So on balance, my conclusion, which is the opposite of the "experts", is that the world will now be that little bit safer.

Wednesday, 18 January 2017

Theresa May's Vision of Brexit

Yesterday Theresa May made her long awaited statement as to what she meant when she said "Brexit means Brexit".  Some say we have had to wait far too long for an indication as to Britain's position, but surely this is Cameron's fault. He was so convinced that the country would vote to remain in the EU that no preparations had been made by the Civil Service for a possible Brexit vote.

 Most of the arguments to date have been over the so-called soft or hard Brexit options, the former appearing to me to be almost the same as remaining a member of the EU under a new name.  She  made it very clear that we wanted to control Britain’s borders and create an immigration system that “serves the national interest”.  And whilst we would like free trade arrangements with the EU, this will not be at the expense of us either having free movement of people or paying vast sums into the EU coffers. Most importantly, as far as I'm concerned, is the fact that the UK “will take back control of our laws and bring an end to the jurisdiction of the European Court of Justice in Britain”. 

She also said that we do not wish to remain in the existing customs union as we would be required to have the common tariffs with the EU which are designed largely to protect various EU producers from world wide competition. She also pointed out that the existing customs union precludes us from negotiating our own trade agreements with other countries.

Most importantly she said that she prefers 'no deal' rather than a 'bad deal'. This, of course is something that Cameron would never have said which was why he got nowhere in his pre-referendum discussions.

Mrs May made it clear that existing EU laws which applied to this country would be enshrined into UK law and any that were no longer required would subsequently be repealed.  Whilst this would satisfy those workers who were worried about the possible loss of some rights that they had obtained under the EU, I am sceptical about the subsequent repealing of unwanted rules; no legislation ever seems to get repealed!

She said that she expects co-operation to continue on matters like security and other areas of mutual interest. Surely no one is going to oppose such an idea, although with the EU, who knows?

The Remoaners of course found fault with almost everything that she said. Clegg announced that he would vote down the deal in Parliament before talks have even started. So much for democracy, listening to the debate in Parliament and the electors views, 'No, I will vote it down regardless'. Tory MP Ken Clarke claimed that Britain could still find itself under the jurisdiction of the European Court as part of its new trade deal with the EU. And as usual Queen Nicola of Scotland had her moan about wanting to be consulted. They just won't give up and accept the result of the referendum!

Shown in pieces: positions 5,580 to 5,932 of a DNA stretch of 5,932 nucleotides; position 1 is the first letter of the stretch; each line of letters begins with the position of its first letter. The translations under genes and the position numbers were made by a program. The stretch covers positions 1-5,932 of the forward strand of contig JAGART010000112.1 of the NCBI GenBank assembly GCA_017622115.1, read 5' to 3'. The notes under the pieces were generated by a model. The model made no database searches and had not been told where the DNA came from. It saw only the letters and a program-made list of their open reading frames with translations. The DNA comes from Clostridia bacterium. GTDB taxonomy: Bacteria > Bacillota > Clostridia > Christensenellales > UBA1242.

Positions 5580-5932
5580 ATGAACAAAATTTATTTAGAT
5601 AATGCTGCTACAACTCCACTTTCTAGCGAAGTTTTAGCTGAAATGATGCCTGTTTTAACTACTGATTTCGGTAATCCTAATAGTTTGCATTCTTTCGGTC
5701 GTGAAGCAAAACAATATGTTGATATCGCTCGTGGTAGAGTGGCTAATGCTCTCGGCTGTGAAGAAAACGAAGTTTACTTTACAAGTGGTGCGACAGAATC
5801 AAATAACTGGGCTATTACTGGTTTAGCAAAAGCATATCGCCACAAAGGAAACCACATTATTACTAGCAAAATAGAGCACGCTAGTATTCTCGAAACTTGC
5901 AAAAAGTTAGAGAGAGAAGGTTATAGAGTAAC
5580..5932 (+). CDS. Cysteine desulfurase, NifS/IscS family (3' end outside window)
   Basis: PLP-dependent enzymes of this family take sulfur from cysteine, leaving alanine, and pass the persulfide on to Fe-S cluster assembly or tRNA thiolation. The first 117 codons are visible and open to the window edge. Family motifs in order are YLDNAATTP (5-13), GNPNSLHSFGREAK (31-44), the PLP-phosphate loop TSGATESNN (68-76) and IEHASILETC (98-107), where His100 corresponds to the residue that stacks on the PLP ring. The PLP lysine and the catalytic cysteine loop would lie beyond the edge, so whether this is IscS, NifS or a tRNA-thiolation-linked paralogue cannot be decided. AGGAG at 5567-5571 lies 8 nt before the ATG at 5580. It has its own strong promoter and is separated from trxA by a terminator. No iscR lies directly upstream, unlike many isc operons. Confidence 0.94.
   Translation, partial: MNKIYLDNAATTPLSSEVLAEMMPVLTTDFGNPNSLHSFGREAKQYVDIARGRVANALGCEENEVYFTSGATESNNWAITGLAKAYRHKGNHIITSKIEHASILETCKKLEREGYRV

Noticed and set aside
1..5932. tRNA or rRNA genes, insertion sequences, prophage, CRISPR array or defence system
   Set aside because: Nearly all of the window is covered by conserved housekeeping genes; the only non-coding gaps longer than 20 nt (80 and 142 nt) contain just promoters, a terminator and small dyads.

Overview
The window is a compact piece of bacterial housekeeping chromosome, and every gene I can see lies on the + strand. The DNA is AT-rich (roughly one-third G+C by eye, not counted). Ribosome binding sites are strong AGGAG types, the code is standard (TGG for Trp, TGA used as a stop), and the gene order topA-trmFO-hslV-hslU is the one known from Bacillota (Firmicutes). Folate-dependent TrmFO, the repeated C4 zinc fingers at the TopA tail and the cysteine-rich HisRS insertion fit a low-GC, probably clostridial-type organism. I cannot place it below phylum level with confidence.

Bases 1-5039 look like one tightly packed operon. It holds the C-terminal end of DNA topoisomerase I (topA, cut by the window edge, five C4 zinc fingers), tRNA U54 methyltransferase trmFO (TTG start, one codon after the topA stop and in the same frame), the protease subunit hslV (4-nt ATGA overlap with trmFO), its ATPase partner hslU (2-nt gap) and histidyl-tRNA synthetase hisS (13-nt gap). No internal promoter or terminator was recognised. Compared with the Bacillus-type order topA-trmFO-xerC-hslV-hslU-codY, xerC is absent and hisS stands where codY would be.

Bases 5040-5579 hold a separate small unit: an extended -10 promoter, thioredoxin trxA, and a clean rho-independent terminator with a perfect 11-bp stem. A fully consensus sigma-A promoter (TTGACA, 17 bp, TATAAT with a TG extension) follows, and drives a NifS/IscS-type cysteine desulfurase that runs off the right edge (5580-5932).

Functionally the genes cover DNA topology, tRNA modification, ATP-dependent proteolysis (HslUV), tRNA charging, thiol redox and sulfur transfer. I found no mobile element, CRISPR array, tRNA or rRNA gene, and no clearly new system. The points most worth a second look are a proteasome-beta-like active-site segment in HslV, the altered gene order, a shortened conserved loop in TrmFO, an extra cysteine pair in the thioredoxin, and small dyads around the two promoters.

Hopefully, regardless of what the High Court says, I believe that Parliament will vote in terms of allowing Mrs May to send the letter required under Article 50, as the alternative would be a snap General Election at a time when every poll suggests that the Tories would get a large majority.

Monday, 16 January 2017

EU Dictatorship

Donald Trump has said that Britain that we will be first in the line for a rapid trade deal with the US. Great, at least he doesn't want to put us at the back of the queue like Obama.

And the EU's response? Don't you even dare think of starting informal talks with the US before Brexit is complete.

Just who do they think they are?
Britain is a sovereign country, and as far as I'm aware we are free to talk to anyone or any country  about any subject. Why even Queen Nicola of Scotland is free to go and talk to whoever she likes, even if there were times when I'm sure that many at Westminster would like to stop her!

Mrs May should send our trade negotiators to Washington immediately following Trump's inauguration to start talks. This would at least show the EU that we are serious about leaving and running our own country without EU interference. If all goes well the deal could be in place to be implemented the day we leave the EU.

What is the EU going to do if we ignore their demand? Throw us out?
Yes please, it would be far quicker than lengthy talks and probably considerably cheaper.

I suspect that the French Official who demanded that penalties are imposed on the UK if we leave the EU but who has recently backtracked to say that France would want access to our financial markets might not agree; nor I suspect would the German car industry.

I think that on balance, the UK has a far better hand than the EU, lets hope Mrs May plays her cards wisely.